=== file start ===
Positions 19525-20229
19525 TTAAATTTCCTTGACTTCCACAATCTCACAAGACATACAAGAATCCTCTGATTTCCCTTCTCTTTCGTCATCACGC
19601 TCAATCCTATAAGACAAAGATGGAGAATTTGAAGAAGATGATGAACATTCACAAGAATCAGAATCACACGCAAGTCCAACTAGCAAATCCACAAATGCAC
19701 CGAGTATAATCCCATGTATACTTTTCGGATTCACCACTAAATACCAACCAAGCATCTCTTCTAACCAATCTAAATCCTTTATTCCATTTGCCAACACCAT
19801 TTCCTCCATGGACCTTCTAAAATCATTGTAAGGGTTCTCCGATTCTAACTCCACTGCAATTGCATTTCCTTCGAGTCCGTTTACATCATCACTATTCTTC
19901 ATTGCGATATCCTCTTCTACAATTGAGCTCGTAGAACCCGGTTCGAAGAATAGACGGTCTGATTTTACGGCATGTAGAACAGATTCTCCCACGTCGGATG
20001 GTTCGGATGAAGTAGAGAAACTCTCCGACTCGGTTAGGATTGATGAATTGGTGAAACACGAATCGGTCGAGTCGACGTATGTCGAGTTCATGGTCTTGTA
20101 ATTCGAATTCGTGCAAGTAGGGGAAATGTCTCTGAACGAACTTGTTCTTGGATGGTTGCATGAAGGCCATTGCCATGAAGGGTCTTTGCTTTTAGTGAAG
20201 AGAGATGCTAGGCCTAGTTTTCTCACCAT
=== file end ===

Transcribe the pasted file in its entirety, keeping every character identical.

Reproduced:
Positions 19525-20229
19525 TTAAATTTCCTTGACTTCCACAATCTCACAAGACATACAAGAATCCTCTGATTTCCCTTCTCTTTCGTCATCACGC
19601 TCAATCCTATAAGACAAAGATGGAGAATTTGAAGAAGATGATGAACATTCACAAGAATCAGAATCACACGCAAGTCCAACTAGCAAATCCACAAATGCAC
19701 CGAGTATAATCCCATGTATACTTTTCGGATTCACCACTAAATACCAACCAAGCATCTCTTCTAACCAATCTAAATCCTTTATTCCATTTGCCAACACCAT
19801 TTCCTCCATGGACCTTCTAAAATCATTGTAAGGGTTCTCCGATTCTAACTCCACTGCAATTGCATTTCCTTCGAGTCCGTTTACATCATCACTATTCTTC
19901 ATTGCGATATCCTCTTCTACAATTGAGCTCGTAGAACCCGGTTCGAAGAATAGACGGTCTGATTTTACGGCATGTAGAACAGATTCTCCCACGTCGGATG
20001 GTTCGGATGAAGTAGAGAAACTCTCCGACTCGGTTAGGATTGATGAATTGGTGAAACACGAATCGGTCGAGTCGACGTATGTCGAGTTCATGGTCTTGTA
20101 ATTCGAATTCGTGCAAGTAGGGGAAATGTCTCTGAACGAACTTGTTCTTGGATGGTTGCATGAAGGCCATTGCCATGAAGGGTCTTTGCTTTTAGTGAAG
20201 AGAGATGCTAGGCCTAGTTTTCTCACCAT